# Rule of 72

There is a curious and helpful trick that allows us to mentally estimate annual compound interest amounts, where we are interested in doubling our money.

The **Rule of 72** works as follows.

If we want to know how long it will take for our money to double, just divide `72` by the interest rate.

So for example, if the interest rate is `10%`,

72 ÷ 10 = 7.2 years

So it will take just over `7` years to double our money.

If the interest rate is `8%`, to double our money it will take

72 ÷ 8 = 9 years

Here is a graph showing $1 doubling at different interest rates.

The growth of `A=$1` at 3% (the slowest growing), 5%, 8%, 10% and 12% (the fastest growth), showing (with a pink dot) when it doubles to value $2.

#### Finding Interest

We can use the Rule of 72 the other way around too. Say we have a 15 year time span and we want to double our money in that time. What interest rate do we need so that the money will double?

Answer:72 ÷ 15 = 4.8%

### How Does Rule of 72 Work?

From the last section (Interesting Interest), the amount of money we have after
investing *P* dollars for *t* years at *r*%
interest (as a decimal) is given by:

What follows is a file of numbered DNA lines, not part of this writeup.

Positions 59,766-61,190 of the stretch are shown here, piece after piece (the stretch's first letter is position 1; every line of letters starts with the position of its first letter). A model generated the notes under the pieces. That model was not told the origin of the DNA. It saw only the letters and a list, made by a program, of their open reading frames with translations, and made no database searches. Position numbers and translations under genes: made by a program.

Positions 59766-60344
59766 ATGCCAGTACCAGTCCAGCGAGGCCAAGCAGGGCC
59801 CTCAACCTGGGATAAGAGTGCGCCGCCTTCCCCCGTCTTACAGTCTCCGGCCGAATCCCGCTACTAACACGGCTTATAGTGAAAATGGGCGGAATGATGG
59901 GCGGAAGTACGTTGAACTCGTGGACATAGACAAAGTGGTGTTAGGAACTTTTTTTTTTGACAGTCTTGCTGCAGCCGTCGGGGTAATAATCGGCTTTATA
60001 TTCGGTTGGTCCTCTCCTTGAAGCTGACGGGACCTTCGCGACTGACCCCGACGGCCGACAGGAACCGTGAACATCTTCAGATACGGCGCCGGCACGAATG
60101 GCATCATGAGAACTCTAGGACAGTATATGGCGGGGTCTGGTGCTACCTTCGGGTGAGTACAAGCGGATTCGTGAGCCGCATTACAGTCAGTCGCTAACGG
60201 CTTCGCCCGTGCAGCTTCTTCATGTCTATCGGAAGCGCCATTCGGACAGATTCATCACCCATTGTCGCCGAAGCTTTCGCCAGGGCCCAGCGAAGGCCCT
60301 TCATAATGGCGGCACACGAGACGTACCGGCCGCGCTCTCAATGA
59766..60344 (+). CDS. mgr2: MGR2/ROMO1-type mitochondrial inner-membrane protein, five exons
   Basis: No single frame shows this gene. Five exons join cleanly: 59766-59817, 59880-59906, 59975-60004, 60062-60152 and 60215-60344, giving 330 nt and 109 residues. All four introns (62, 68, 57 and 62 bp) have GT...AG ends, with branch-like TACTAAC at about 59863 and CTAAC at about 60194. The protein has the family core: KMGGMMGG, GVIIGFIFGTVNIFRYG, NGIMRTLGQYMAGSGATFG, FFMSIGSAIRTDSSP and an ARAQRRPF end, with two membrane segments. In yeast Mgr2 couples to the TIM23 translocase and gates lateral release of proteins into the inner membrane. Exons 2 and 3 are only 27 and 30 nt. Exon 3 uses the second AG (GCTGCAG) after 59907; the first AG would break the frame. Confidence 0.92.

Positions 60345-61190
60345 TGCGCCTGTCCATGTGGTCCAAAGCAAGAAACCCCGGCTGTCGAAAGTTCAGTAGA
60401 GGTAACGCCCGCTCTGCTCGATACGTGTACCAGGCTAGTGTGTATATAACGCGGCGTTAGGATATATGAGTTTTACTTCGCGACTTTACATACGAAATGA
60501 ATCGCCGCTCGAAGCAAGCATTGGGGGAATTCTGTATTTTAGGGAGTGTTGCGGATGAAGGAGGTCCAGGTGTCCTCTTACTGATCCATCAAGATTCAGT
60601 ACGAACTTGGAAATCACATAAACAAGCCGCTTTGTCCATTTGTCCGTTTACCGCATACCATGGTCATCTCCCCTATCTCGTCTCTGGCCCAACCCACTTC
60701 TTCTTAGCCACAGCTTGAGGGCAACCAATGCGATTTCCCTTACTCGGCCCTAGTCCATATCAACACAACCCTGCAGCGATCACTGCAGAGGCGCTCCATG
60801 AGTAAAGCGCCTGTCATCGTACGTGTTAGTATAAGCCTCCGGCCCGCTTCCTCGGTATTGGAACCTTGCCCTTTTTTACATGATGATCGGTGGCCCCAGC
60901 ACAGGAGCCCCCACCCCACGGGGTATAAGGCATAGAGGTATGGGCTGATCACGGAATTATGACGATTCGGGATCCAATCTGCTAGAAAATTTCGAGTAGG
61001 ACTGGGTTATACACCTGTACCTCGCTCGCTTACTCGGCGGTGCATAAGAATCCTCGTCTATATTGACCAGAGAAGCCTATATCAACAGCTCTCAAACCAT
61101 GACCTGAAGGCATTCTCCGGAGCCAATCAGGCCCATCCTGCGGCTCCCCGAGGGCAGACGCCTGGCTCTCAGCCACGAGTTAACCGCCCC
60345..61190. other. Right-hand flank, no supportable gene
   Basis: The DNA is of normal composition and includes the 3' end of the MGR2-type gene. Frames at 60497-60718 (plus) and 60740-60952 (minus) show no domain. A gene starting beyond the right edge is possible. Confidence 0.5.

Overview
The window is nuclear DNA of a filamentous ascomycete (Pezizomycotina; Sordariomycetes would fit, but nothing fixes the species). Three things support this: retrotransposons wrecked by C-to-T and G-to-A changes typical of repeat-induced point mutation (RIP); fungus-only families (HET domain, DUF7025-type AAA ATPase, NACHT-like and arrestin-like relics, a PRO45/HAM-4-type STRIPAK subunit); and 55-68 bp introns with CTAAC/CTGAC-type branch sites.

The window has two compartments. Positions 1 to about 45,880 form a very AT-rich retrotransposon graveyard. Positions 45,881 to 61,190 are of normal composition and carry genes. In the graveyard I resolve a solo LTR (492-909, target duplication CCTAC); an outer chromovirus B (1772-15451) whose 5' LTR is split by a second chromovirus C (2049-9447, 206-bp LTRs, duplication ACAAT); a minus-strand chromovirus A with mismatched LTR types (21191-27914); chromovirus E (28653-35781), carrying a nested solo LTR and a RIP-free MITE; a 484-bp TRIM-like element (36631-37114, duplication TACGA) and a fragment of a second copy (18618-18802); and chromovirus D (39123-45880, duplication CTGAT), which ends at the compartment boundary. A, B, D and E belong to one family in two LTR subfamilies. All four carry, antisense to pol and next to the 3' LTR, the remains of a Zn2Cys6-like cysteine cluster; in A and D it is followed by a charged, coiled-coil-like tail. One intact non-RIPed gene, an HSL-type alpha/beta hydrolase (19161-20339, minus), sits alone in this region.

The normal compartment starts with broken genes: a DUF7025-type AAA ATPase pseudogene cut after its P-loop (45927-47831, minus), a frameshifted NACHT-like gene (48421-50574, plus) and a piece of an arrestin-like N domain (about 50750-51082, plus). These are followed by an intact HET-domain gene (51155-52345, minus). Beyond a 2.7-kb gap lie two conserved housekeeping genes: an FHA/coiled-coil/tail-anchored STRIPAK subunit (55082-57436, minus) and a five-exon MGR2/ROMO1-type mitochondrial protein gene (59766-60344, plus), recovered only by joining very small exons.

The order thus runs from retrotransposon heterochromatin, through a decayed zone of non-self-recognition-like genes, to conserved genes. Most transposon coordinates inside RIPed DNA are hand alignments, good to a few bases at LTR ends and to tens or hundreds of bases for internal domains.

A=P(1 +r)^{t}

We want to know how long it takes to double our $*A* to
$2*A*.

2

A=A(1 +r)^{t}

Cancelling gives:

2 = (1 +

r)^{t}

Using logarithms to solve this equation, we have (recall `ln` means `log_e`):

ln 2 =

tln(1 +r)`t=(ln\ 2)/(ln(1+r))`

We can find the value of the right hand side for different values of *r*. When we multiply these values by *r*, an interesting thing occurs − the values are very near `72`.

#### Example

If `r = 3% = 0.03`, then:

`t=(ln\ 2)/(ln(1+r))=(ln\ 2)/(ln (1.03))=23.45`

This means it would take more than 23 years to double our money at an interest rate of 3%.

Now multiplying 23.45 by 3, we find

`23.45 xx 3 = 70.35`.

We see that this (value of years) `xx` (interest rate) is quite close to 72.

### Range of interest rates

Let’s now do the same for a range of typical interest rates from *r* = 2 through to *r* = 14.

We get:

(Rounded to 2 decimal places)

Rate Years Rate `xx` Years 2% 35.00 70.01 3% 23.45 70.35 4% 17.67 70.69 5% 14.21 71.03 6% 11.90 71.37 7% 10.24 71.71 8% 9.01 72.05 9% 8.04 72.39 10% 7.27 72.72 11% 6.64 73.06 12% 6.12 73.40 13% 5.67 73.73 14% 5.29 74.06

We observe that the values in the last column are near `72`. So we can approximate *t* (the time it takes to double our money for a given interest rate, *r*) as:

`t~~72/r`

Equivalently, we can approximate *r* (the interest rate needed to double our money for a given interest time, *t*) as:

`r~~72/t`

Here is a graph of the curve `r=72/t` with the values given in the above table (the pink dots). We can see the curve very closely approximates the situation for a wide range of interest rates.

The graph of `r=72/t` (our approximation), with the actual times for doubling our money for various interest rates from the table above.

### Conclusion

The Rule of 72 gives us an easy "back of the envelope" calculation for the time it will take to double our money. It is good for a range of typical interest rates, from `5%` to about `12%`. Even for high interest rates like `20%`, the value is `76.04`.

If you are interested, go back to Interesting Interest.